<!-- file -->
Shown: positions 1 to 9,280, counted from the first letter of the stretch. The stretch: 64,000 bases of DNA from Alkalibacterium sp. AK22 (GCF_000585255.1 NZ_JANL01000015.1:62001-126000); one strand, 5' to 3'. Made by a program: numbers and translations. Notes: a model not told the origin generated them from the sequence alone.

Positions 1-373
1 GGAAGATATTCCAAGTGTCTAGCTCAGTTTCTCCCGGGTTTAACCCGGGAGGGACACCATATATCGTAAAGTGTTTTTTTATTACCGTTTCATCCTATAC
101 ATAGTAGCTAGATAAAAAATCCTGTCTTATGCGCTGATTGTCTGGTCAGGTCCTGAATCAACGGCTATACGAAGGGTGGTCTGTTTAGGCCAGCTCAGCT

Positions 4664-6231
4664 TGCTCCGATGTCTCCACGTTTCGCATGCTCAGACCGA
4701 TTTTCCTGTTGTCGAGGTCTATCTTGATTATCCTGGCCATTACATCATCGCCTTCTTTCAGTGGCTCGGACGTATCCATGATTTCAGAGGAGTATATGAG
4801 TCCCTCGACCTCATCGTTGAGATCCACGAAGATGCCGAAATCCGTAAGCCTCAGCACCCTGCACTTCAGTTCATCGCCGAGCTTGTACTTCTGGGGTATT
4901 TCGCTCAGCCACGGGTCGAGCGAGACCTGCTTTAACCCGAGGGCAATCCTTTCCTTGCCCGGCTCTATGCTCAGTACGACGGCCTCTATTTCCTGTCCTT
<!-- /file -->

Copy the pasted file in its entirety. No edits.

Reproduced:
Shown: positions 1 to 9,280, counted from the first letter of the stretch. The stretch: 64,000 bases of DNA from Alkalibacterium sp. AK22 (GCF_000585255.1 NZ_JANL01000015.1:62001-126000); one strand, 5' to 3'. Made by a program: numbers and translations. Notes: a model not told the origin generated them from the sequence alone.

Positions 1-373
1 GGAAGATATTCCAAGTGTCTAGCTCAGTTTCTCCCGGGTTTAACCCGGGAGGGACACCATATATCGTAAAGTGTTTTTTTATTACCGTTTCATCCTATAC
101 ATAGTAGCTAGATAAAAAATCCTGTCTTATGCGCTGATTGTCTGGTCAGGTCCTGAATCAACGGCTATACGAAGGGTGGTCTGTTTAGGCCAGCTCAGCT

Positions 4664-6231
4664 TGCTCCGATGTCTCCACGTTTCGCATGCTCAGACCGA
4701 TTTTCCTGTTGTCGAGGTCTATCTTGATTATCCTGGCCATTACATCATCGCCTTCTTTCAGTGGCTCGGACGTATCCATGATTTCAGAGGAGTATATGAG
4801 TCCCTCGACCTCATCGTTGAGATCCACGAAGATGCCGAAATCCGTAAGCCTCAGCACCCTGCACTTCAGTTCATCGCCGAGCTTGTACTTCTGGGGTATT
4901 TCGCTCAGCCACGGGTCGAGCGAGACCTGCTTTAACCCGAGGGCAATCCTTTCCTTGCCCGGCTCTATGCTCAGTACGACGGCCTCTATTTCCTGTCCTT